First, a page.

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Hall County looks elsewhere for new park in Gainesville
Residents disappointed as cost estimates force county to seek new site
The park planned near Harrison Square Apartments in Morningside Heights has fallen through after count unable to acquire property. Residents already upset this information hasn’t come to fruition sooner.

A park and community center planned in the area of the Harrison Square public housing complex and Morningside Heights neighborhood in Gainesville has been scrapped after costs for developing the property escalated beyond initial estimates.

Hall County officials said they are currently exploring another location nearby, but it faces its own set of obstacles to development.

Commissioner Jeff Stowe, who serves the district, said he remains committed to establishing a public park in the historic African-American neighborhood.

“It wasn’t just a campaign promise,” he said.

Angela Middleton, a community activist who opposed Stowe last November in his re-election bid, said residents are disappointed by the news because county officials had made it seem last fall that the park was a done deal.

“I think it’s a travesty to the community,” she added.

Middleton urged her neighbors and friends to stay the course and continue to work to make the park a reality.

“It would very easy for them to give up faith,” she said.

The project has been in the works for a dozen years, beginning in 2004 when plans were drawn to develop affordable housing on the site adjacent to Harrison Drive, Athens Street and Interstate 985.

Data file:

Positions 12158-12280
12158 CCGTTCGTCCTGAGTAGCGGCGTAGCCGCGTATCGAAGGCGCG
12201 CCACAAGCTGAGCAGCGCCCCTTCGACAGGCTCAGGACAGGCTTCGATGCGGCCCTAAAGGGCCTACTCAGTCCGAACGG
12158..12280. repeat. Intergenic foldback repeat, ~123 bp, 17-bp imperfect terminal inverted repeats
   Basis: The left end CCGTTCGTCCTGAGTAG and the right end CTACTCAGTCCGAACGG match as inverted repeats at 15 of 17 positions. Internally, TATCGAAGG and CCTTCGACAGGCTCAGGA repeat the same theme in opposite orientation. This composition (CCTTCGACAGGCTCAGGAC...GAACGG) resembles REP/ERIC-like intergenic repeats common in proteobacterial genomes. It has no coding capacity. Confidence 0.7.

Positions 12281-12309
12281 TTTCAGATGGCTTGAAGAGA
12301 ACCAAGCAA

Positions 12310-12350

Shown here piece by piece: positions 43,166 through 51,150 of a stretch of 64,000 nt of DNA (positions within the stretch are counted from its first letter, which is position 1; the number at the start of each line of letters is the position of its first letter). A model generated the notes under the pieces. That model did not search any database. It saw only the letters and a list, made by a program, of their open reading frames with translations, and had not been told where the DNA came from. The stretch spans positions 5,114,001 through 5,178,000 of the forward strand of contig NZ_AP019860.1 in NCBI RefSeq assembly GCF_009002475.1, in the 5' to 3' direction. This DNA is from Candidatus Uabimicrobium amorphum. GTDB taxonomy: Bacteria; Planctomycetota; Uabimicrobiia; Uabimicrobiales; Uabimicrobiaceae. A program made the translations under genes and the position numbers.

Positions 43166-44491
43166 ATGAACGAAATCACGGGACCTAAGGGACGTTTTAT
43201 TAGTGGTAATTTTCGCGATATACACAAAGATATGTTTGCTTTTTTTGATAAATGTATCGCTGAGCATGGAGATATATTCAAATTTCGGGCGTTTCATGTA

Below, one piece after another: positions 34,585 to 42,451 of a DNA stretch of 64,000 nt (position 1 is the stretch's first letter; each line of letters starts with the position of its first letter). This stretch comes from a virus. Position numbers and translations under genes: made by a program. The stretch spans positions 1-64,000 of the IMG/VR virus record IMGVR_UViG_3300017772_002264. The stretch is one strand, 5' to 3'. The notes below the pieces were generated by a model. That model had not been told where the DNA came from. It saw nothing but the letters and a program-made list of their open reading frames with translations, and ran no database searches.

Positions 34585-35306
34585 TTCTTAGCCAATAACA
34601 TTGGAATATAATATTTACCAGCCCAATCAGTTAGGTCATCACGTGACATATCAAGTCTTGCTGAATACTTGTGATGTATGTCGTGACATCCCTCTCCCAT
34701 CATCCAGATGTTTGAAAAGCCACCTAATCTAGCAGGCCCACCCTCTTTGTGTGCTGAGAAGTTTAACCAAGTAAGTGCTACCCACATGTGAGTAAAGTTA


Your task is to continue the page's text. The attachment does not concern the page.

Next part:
South Hall, East Hall and North Hall each have community centers, but lower-income and middle-class residents in minority and immigrant neighborhoods in the Gainesville city limits have fewer options.

Stowe said the county had already agreed with the property owner on the purchase price of the 21 acres behind Harrison Square. But an environmental assessment revealed potentially hundreds of thousands of dollars in added costs just to get the property ready for construction.

For example, a lake would need to be drained and the creek bed restored, while “quite a bit of debris” would have to be cleared.

“They got some cold feet,” he added about how rising costs swayed support from fellow commissioners.

The park alone would cost in the neighborhood of $1 million or more with walking trails, outdoor basketball courts, playground equipment and a community center similar to one next to Fair Street School.

The county has earmarked about $500,000 in special purpose local option sales tax revenue to purchase land and begin developing the park. Additional funds will need to come from grants or impact fees, Stowe said.

The park is viewed as a catalyst for broader redevelopment in the area, and Stowe said the county is reviewing a nearby property it already owns.

But additional acreage, which is privately held, is necessary to build out a park to community standards, he added.

“What we own is not enough by itself,” Stowe said. “We’ll know very quickly whether this will work or not.”